By James M. Kramon
If we ever get past this difficult time and find a way for our society to continue in an orderly fashion without the scourge of racism, there will be a body of literature that participated in bringing about profound changes throughout our society. At the center of that body of literature will be a no-holds-barred book by a gay Black man from Baton Rouge, Louisiana, who works for an international media company and is engaged to a white man from the East End of Long Island.
In case anyone has missed it, Don Lemon’s “This Is the Fire” is a philosophical continuance of a book by another gay Black man, James Baldwin’s “The Fire Next Time.” Other writers have addressed the matter of systemic racism in this country more gently, Isabel Wilkerson’s “Caste” for example, but Lemon has cried out as the matter has pierced his own skin.
There is no way anyone can read Lemon’s book without appreciating, like it or not, how fully the lives of all Americans have been informed by the “slings and arrows of outrageous fortune” of systemic racism. It comes as no surprise to anyone who listens to Lemon’s late-night television program that the echoes of this beautiful book resonate and resound in even the most resistant corridors of conscience. “This Is the Fire” imparts new meaning to the words “a must-read.”
Of course, “This Is the Fire” comes to the matter of white superiority in major events today: the barbarian January 6 attack on the Capitol, the nationwide efforts to gerrymander the reduction of votes by marginalized Americans, the myriad gratuitous physical and verbal attacks on Blacks, Hispanics, LGBTQ people, Asians, immigrants and others who do not fit the Anglo-European Caucasian paradigm racists of all kinds envision as the originalist and forever model for the United States.
If the first step in addressing any ill is its recognition, this book flat-out informs every reader of the insidious disingenuousness of a former president’s remark that this country does not suffer from ubiquitous white supremacy. And it shows inescapably that America cannot possibly realize its most noble aspirations until every vestige of the ideas of supremacy and inferiority are extricated from our deeds and thoughts about the intrinsic value of every human being.
If you do not like to read but are willing to listen to Lemon’s reading of Chapter 5 of “This Is the Fire,” I cannot recommend strongly enough that you do that. Packed into this chapter, in writing far better than the best I’ve been able to do in almost 50 years of books and articles, is the story of white supremacy in the United States. The life of General Williams Carter Wickham, the centerpiece of the chapter, brings together the antebellum, Civil War and post-Civil War history in both the South and the North, the lives of Black and white Americans, parents and children of mixed “races,” people of many backgrounds, the ways in which white supremacy affects uneducated people and intellectuals and the mythology of literature, movies, products and everything else that informs the deepest and most enduring perceptions in our society. It is not possible to read or listen to this chapter and not be tormented by the outrageous assertion of a former president of the United States that systemic racism does not exist in our society.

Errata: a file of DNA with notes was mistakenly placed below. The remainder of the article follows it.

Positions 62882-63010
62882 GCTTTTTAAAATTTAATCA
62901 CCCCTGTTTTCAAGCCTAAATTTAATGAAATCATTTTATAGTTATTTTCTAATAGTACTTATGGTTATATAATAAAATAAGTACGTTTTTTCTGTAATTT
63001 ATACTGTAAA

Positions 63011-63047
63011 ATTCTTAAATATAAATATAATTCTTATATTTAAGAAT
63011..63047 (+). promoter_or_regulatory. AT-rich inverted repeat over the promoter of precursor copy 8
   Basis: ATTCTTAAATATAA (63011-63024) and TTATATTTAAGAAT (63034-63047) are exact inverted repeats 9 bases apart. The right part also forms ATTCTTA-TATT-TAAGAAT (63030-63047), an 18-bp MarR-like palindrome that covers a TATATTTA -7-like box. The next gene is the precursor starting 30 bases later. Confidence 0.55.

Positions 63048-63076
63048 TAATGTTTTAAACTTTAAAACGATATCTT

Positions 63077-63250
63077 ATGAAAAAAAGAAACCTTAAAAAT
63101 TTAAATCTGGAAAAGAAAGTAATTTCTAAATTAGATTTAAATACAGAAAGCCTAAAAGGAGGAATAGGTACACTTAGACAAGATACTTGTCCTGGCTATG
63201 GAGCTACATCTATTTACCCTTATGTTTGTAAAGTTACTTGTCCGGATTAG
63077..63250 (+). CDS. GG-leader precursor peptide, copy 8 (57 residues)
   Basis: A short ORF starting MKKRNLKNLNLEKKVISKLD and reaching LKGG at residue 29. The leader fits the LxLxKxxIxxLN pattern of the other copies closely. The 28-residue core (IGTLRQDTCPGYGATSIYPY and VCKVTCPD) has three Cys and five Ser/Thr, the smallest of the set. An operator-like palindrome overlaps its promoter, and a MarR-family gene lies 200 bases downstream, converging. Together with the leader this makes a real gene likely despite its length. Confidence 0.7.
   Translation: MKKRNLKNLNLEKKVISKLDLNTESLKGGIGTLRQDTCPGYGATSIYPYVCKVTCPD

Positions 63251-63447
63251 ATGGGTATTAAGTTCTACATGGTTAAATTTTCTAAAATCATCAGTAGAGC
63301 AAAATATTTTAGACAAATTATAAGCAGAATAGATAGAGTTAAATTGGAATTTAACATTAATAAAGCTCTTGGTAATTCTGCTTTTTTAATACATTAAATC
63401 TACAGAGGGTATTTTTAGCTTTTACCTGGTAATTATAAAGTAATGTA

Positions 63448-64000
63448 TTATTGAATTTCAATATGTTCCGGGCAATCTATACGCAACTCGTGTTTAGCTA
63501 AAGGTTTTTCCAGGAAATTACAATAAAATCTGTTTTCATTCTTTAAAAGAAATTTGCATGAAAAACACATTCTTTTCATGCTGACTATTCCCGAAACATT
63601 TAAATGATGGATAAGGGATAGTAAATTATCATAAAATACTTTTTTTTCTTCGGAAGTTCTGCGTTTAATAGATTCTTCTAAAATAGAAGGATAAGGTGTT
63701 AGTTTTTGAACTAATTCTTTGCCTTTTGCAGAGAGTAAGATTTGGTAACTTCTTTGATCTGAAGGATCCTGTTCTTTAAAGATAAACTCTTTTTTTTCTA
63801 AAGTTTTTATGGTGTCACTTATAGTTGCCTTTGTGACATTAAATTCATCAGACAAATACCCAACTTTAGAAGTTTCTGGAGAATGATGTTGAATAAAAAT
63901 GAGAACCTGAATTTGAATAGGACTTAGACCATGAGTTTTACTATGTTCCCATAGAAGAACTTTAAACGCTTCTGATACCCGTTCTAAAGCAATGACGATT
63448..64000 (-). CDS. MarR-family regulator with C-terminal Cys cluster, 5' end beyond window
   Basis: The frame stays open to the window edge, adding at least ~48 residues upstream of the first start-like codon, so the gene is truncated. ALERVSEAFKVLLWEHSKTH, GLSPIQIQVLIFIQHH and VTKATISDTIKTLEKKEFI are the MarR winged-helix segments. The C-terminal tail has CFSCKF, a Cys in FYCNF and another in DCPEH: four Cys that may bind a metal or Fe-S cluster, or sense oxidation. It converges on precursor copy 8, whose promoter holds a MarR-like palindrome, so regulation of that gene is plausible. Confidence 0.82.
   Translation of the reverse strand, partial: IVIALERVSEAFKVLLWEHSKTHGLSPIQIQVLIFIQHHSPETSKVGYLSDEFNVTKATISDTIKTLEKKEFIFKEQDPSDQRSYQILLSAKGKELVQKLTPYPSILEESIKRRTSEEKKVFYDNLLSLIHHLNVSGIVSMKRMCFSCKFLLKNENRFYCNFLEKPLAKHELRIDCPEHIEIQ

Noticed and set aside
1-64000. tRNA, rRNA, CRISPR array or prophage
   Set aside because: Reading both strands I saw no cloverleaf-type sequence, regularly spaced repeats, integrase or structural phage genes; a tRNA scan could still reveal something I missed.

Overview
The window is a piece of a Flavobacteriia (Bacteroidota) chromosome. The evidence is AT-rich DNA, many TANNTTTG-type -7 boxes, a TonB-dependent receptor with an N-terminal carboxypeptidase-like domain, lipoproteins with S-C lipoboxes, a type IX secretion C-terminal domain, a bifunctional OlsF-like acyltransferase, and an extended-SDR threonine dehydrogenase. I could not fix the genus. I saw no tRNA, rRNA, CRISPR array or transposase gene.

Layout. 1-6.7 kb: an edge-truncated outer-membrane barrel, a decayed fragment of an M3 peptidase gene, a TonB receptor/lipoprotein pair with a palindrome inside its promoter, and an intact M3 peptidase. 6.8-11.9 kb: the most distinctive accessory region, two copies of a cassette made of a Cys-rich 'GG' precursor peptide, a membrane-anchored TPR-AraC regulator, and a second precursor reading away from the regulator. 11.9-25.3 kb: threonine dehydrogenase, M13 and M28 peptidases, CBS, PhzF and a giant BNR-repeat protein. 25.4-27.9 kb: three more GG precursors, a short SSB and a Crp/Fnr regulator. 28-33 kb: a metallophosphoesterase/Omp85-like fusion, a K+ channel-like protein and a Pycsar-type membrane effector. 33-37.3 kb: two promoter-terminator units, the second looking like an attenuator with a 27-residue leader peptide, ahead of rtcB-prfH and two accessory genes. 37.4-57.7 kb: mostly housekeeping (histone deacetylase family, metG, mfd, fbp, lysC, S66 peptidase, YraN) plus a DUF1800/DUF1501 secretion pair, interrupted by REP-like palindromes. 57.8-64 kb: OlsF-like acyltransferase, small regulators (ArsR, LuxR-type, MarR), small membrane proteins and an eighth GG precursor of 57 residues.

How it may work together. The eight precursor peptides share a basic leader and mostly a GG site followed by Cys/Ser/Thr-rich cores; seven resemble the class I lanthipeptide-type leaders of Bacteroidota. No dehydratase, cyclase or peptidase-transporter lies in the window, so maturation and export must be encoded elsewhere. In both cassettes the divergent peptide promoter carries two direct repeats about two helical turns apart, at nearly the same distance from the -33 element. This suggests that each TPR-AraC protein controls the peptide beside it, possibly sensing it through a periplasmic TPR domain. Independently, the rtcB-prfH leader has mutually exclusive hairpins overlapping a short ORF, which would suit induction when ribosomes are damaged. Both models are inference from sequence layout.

Lemon’s knowledge of historical events and their protagonists is exceptional. From my own modest efforts to deal with such matters, it is easy to conclude that Lemon has been collecting bits and pieces of relevant information his entire life. One must be obsessed with the subject being treated for this to occur. Every object on a landscape, every street and structure in a village or city is an immense deck of flash cards to anyone with an architect’s soul.
For Lemon, every incident of his or another person’s interactions is overflowing with hierarchical implications. What might seem to many an insignificant event in a Sag Harbor store where he purchased a few trays and believed a white woman was being treated more generously than he impacted on Lemon sufficiently to cause him to return the trays to the store. I did not judge Lemon’s conduct approvingly or otherwise, but I am white and what he experienced might not have affected me. I realized reading this book that, although I have had every conceivable public and private experience with Black people throughout my life, I can only put my antenna up so far, much as I would like it to go farther. A white person may have classmates, fellow campers, personal friends in his or her home, co-workers, business and professional relationships and every other form of interaction with Black people but a white person can never know precisely how a Black person feels walking down the street, shopping in a store, attending a gathering, being followed by a police car, or anything else. Lemon’s book has helped me fill the gaps in my understanding of this essential aspect of the world in which I live.
It is no surprise that “This Is the Fire” is No. 1 on the New York Times bestseller list. It would be unfortunate if the magnum opus of the matter of systemic racism did not achieve such status.
A wonderful way to receive this book is to listen to the Audible recording of Lemon reading it. He does so without unnecessary emphasis or other dramatic efforts. The voice of Lemon’s writing often comes through in his use of special, but not contrived, choice of words or the literary force that only a well-composed analogy or metaphor can provide. Difficult as the subject of racism in our society is, I cannot imagine anyone not appreciating Don Lemon’s “This Is the Fire.”
James M. Kramon is a co-founder of Kramon & Graham Attorneys at Law. He lives in Westhampton Beach.